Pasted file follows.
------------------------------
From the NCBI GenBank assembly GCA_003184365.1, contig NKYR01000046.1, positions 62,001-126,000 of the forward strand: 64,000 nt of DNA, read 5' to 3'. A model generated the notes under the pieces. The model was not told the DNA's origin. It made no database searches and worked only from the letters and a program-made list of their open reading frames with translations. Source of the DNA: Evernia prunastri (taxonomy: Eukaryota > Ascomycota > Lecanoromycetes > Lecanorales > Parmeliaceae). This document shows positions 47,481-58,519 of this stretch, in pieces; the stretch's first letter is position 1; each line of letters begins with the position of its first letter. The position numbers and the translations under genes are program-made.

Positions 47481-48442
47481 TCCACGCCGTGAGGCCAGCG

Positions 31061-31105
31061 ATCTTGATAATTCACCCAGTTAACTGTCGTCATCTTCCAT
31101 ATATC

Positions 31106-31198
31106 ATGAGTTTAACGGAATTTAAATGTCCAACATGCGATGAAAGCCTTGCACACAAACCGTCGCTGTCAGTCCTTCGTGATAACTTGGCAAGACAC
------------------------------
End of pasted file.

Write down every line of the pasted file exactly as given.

From the NCBI GenBank assembly GCA_003184365.1, contig NKYR01000046.1, positions 62,001-126,000 of the forward strand: 64,000 nt of DNA, read 5' to 3'. A model generated the notes under the pieces. The model was not told the DNA's origin. It made no database searches and worked only from the letters and a program-made list of their open reading frames with translations. Source of the DNA: Evernia prunastri (taxonomy: Eukaryota > Ascomycota > Lecanoromycetes > Lecanorales > Parmeliaceae). This document shows positions 47,481-58,519 of this stretch, in pieces; the stretch's first letter is position 1; each line of letters begins with the position of its first letter. The position numbers and the translations under genes are program-made.

Positions 47481-48442
47481 TCCACGCCGTGAGGCCAGCG

Positions 31061-31105
31061 ATCTTGATAATTCACCCAGTTAACTGTCGTCATCTTCCAT
31101 ATATC

Positions 31106-31198
31106 ATGAGTTTAACGGAATTTAAATGTCCAACATGCGATGAAAGCCTTGCACACAAACCGTCGCTGTCAGTCCTTCGTGATAACTTGGCAAGACAC